PressPausePlay – a documentary on technology in the digital age of artists – take time to watch this

by planetmitch2 Comments

Last week, I watched this fascinating documentary and then promptly sent it to my daughter who's very interested in pursuing a career in some kind of art. It isn't specifically aimed at HDSLRs, but it sure hits home to all kinds of artists including filmmakers.

“The artist always comes after the technology… The artist didn't invent the movie camera… in that sense, technology is great” Bill Drummond.

The documentary (should I really call it that because it seems to ask more questions than just documenting something?) puts all sorts of questions to you about what the digital revolution has done in terms of creativity (“anyone can go out and make a movie now… but it makes it a lot harder to break thru the noise” Lena Dunham – film director) and the ‘democratization of digital media' via the proliferation of the digital tools. It is especially interesting since the HDSLR revolution has contributed to the ability for anyone to create a movie (and yes, it isn't just the HDSLR – youtube and vimeo and the tons of video recorders (including smart phones these days) have all contributed). And how does one find the “next Hitchcock?” as it all “gets lost in this ocean of garbage” (quote from author Andrew Keen early in the movie).

As the artist Robyn in the documentary notes, you used to need to “at that time, you had to be around 30, 35, know people and have a little bit of money to be able to record stuff. Where as now, you can do it on your own computer and anyone can record music now.”

Or this quote from Moby: “it's software… so now any kid can use a cracked version or buy a version of (product name here) and in about 5 minutes do what took 6 months or years 20 years ago.”

The first ‘example' of how things have changed is the artist Ólafur Arnalds (whom I'd never heard of but my daughter has) blasted into notoriety by “Ólafur Arnalds mixes strings and piano with loops and edgy beats crossing-over from classical to pop.” (from wikipedia – I was struggling with describing his music) and PressPausePlay follows Ólafur as he prepares for a concert and discusses how he's emerged thru luck and talent. “I started making my music early 2006 recording my first album… I think only 3-4 months after I actually put some of the music online, I was playing my first shows and they were already sold out. So it happened very fast, it was not some years of preparation, it was just a few months.”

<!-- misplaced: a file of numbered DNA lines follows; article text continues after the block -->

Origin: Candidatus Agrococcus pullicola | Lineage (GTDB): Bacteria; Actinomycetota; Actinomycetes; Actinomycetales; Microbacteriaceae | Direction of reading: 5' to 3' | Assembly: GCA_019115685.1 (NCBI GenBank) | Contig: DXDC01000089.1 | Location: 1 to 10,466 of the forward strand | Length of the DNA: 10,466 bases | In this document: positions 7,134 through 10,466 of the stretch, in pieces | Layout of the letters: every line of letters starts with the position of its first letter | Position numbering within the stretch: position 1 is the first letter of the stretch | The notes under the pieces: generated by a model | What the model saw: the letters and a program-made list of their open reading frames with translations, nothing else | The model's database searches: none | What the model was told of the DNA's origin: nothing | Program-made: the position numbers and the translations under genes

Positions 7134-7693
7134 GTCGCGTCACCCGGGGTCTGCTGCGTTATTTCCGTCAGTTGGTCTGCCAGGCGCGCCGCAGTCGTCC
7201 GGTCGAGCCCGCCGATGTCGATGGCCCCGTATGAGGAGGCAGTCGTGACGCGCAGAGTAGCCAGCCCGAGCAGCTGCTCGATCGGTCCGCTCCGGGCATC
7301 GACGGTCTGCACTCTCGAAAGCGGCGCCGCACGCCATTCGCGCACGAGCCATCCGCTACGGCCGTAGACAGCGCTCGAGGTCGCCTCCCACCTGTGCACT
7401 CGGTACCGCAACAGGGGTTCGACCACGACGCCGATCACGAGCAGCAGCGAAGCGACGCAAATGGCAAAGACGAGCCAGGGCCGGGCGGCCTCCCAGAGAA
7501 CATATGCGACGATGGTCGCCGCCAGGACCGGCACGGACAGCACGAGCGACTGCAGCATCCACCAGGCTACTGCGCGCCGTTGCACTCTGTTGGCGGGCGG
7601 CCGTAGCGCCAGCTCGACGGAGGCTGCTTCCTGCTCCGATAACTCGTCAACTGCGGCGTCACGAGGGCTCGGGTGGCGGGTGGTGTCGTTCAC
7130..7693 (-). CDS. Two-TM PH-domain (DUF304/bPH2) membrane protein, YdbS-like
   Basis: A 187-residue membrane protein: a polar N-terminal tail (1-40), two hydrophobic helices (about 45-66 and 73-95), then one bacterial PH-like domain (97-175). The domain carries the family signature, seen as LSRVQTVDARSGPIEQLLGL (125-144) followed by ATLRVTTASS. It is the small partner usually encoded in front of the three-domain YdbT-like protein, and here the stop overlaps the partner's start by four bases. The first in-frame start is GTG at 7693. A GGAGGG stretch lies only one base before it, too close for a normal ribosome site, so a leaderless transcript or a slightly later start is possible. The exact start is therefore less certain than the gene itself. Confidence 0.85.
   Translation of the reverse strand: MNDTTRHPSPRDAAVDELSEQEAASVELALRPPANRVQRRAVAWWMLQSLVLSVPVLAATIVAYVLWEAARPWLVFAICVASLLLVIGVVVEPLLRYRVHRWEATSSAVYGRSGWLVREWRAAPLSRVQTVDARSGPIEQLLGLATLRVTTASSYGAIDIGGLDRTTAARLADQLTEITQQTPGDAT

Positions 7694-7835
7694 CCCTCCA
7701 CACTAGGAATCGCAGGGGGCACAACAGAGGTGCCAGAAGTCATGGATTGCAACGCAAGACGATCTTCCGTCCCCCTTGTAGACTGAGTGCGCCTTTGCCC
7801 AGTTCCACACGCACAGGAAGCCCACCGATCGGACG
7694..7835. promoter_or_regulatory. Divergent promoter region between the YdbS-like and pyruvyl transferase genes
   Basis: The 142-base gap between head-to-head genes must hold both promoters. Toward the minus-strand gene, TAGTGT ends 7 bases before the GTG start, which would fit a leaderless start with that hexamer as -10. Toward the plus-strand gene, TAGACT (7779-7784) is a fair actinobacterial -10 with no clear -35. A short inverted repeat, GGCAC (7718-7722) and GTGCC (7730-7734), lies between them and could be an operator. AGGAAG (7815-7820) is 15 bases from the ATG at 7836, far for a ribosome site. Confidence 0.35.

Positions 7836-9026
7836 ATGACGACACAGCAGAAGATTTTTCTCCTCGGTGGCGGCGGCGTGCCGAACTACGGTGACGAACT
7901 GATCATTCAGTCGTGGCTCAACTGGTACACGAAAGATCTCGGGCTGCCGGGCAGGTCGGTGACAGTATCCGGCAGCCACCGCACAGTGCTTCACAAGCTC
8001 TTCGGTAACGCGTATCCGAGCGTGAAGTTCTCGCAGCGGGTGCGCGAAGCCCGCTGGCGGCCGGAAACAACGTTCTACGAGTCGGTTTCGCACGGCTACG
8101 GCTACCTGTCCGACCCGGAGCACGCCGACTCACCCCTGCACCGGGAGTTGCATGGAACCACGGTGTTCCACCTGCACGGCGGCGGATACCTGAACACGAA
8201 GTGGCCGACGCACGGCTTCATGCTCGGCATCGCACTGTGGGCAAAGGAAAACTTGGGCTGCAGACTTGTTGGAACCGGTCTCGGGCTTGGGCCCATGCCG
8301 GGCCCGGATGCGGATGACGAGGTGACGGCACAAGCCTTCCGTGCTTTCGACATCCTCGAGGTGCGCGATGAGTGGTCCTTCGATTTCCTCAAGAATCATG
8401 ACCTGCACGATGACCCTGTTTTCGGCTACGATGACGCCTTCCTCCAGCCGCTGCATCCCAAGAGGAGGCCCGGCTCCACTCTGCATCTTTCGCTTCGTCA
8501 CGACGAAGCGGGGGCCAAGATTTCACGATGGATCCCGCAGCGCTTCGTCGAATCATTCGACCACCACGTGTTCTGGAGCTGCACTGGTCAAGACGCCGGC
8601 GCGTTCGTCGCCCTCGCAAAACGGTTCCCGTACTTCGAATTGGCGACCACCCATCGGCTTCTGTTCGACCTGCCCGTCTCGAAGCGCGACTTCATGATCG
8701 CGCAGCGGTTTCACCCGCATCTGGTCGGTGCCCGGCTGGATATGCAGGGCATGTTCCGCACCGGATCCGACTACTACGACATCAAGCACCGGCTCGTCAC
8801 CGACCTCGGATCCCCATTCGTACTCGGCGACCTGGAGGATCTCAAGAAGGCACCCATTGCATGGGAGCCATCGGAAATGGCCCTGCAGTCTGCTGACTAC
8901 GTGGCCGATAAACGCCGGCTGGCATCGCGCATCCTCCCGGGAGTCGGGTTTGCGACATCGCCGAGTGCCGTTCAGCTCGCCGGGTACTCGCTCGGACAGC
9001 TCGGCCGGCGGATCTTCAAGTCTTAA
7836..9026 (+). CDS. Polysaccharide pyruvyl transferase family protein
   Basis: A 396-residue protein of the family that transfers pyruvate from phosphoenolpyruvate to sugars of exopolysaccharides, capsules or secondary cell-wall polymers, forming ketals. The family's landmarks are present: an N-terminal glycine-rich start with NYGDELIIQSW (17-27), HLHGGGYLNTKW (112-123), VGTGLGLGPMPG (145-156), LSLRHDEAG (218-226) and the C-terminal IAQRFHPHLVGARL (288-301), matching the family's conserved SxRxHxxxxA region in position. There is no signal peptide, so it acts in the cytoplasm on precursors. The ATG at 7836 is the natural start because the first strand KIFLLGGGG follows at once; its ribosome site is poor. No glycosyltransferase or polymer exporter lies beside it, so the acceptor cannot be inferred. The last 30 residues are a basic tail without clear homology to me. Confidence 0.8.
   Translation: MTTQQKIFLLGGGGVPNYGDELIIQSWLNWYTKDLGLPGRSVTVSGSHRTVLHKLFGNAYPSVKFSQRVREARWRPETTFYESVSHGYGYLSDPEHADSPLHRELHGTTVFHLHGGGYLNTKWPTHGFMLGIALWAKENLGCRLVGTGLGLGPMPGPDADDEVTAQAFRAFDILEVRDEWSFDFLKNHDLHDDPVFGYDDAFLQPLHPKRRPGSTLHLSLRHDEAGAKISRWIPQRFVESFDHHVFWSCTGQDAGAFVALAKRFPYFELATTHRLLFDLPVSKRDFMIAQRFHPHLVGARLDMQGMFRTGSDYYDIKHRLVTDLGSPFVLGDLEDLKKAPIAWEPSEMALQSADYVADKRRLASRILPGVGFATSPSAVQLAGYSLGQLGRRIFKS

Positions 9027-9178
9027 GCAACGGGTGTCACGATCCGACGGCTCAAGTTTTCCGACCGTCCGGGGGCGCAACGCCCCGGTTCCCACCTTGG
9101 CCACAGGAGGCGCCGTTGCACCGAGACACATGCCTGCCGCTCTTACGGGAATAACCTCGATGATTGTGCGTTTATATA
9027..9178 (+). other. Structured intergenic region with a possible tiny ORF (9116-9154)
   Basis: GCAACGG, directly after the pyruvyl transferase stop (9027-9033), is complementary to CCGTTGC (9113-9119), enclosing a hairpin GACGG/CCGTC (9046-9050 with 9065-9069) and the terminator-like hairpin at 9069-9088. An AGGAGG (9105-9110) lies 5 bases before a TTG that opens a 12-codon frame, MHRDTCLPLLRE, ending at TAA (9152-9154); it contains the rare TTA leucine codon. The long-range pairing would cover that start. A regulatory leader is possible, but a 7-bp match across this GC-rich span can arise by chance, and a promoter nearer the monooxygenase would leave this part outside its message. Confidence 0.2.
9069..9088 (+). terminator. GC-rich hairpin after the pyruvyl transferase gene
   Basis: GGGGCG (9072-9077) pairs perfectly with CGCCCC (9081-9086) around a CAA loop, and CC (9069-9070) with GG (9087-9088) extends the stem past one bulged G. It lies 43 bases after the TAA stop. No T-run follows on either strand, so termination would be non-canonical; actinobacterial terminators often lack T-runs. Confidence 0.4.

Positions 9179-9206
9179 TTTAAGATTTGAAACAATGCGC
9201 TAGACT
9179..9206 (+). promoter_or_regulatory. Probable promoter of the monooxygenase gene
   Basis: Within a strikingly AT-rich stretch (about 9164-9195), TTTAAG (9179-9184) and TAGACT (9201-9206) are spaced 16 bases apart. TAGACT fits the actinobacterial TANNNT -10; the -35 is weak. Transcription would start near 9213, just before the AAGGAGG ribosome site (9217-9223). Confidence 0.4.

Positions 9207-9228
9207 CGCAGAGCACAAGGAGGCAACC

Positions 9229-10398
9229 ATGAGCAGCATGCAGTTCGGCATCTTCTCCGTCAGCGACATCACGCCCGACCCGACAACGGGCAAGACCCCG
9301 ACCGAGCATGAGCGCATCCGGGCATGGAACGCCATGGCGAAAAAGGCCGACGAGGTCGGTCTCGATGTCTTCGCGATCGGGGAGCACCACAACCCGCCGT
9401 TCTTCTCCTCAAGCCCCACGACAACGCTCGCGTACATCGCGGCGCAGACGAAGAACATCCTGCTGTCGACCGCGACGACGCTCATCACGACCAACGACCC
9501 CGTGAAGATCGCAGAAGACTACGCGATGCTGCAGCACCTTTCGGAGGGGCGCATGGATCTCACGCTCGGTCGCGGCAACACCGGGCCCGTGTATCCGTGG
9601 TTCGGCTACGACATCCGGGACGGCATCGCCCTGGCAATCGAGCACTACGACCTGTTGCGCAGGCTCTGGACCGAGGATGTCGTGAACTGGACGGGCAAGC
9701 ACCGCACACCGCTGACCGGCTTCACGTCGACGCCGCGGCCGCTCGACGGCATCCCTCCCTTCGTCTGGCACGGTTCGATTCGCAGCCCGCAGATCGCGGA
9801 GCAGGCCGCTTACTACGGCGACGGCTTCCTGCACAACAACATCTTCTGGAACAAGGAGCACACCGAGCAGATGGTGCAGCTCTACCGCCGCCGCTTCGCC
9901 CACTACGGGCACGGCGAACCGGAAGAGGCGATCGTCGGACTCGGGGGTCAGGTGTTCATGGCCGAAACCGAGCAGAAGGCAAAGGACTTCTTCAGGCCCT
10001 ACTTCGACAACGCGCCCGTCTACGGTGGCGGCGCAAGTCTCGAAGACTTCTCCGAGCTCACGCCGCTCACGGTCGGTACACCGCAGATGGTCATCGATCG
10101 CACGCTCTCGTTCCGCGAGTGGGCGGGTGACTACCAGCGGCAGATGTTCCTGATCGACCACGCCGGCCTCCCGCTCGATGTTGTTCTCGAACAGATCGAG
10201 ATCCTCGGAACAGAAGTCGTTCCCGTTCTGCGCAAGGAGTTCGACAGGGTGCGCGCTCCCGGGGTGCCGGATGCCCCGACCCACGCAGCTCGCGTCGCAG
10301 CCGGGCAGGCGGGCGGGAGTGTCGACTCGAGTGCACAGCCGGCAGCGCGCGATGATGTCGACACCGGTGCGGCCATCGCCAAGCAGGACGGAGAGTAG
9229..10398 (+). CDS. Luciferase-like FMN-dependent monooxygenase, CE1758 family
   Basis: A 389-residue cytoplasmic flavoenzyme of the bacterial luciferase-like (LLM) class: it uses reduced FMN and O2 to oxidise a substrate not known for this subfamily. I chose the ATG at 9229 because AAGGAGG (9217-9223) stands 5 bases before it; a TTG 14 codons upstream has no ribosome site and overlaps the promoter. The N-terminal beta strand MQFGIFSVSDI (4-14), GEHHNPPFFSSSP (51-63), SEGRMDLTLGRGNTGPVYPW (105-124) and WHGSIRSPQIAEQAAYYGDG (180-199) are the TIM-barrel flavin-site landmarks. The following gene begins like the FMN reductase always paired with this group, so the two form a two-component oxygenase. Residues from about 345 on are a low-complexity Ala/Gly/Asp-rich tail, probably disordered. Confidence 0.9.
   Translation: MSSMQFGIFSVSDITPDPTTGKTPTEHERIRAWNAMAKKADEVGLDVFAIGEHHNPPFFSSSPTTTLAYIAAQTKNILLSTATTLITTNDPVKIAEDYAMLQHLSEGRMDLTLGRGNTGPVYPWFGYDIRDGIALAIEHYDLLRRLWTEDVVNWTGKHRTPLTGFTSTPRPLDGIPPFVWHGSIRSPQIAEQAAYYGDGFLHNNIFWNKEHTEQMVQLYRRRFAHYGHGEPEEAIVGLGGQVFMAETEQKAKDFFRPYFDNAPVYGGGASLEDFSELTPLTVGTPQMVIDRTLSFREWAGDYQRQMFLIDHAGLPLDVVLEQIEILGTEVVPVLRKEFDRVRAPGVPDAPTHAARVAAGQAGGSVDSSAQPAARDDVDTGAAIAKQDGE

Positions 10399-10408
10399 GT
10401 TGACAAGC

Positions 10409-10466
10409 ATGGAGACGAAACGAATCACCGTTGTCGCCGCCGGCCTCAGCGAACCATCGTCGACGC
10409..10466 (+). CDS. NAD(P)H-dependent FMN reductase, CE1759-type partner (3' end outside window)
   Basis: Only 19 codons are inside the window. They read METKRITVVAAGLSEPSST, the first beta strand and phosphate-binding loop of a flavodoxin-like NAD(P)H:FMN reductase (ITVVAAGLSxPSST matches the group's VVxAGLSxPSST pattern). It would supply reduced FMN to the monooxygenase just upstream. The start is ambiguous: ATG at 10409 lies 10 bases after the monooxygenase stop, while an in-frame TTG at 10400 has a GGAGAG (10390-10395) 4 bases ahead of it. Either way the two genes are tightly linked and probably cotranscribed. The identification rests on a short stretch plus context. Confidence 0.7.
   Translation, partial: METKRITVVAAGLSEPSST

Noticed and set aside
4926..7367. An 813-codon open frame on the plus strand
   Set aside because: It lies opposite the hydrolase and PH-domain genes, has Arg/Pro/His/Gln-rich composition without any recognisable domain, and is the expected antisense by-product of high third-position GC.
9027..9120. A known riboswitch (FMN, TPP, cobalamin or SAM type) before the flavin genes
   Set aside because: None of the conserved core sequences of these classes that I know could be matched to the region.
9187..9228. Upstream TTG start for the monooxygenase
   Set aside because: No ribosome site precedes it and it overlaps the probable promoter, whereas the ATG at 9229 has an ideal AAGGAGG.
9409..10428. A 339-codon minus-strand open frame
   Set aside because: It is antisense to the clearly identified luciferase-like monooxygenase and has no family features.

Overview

This is a fascinating look at our times and makes you wonder what will be coming in the next years. I highly encourage you to watch!



PressPausePlay

Description

The digital revolution of the last decade has unleashed creativity and talent in an unprecedented way, with unlimited opportunities. But does democratized culture mean better art or is true talent instead drowned out? This is the question addressed by PressPausePlay, a documentary film containing interviews with some of the worlds most influential creators of the digital era. presspauseplay.com @presspauseplay Facebook: on.fb.me/y4gEK1If you like the film you can support us by rating it on IMDB – imdb.to/jUqhFn. Thanks!

via PressPausePlay on Vimeo.

Ólafur Arnalds' video that he mentioned

Since part of it was included in the documentary, and I hadn't seen it, I thought you might like to see it:

(cover photo credit: snap from the video)

Comments

  1. I watched the video and loved it but I have to say that I disagree with the statement that the “next Hitchcock would get lost in an ocean of garbage.” From my experience the Internet gives everyone three days to prove themselves great. I wrote a blog post about it here: www.ifilmflops.com/?p=63

  2. Very captivating story in “PressPausePlay”. One thing that does rise to the top, is the mention of the population “settling into mediocrity”, which seems to run rampant in all corners of our lives. From food to art, products to experiences, the proportion of those items that rise to the top is a smaller percentage.
    I find that it’s not that people cannot afford to purchase quality, so much, but through the diversification of our lives we have spread our resources so thin by wanting everything.
    It will be quite interesting to see what happens over the next 35 years!

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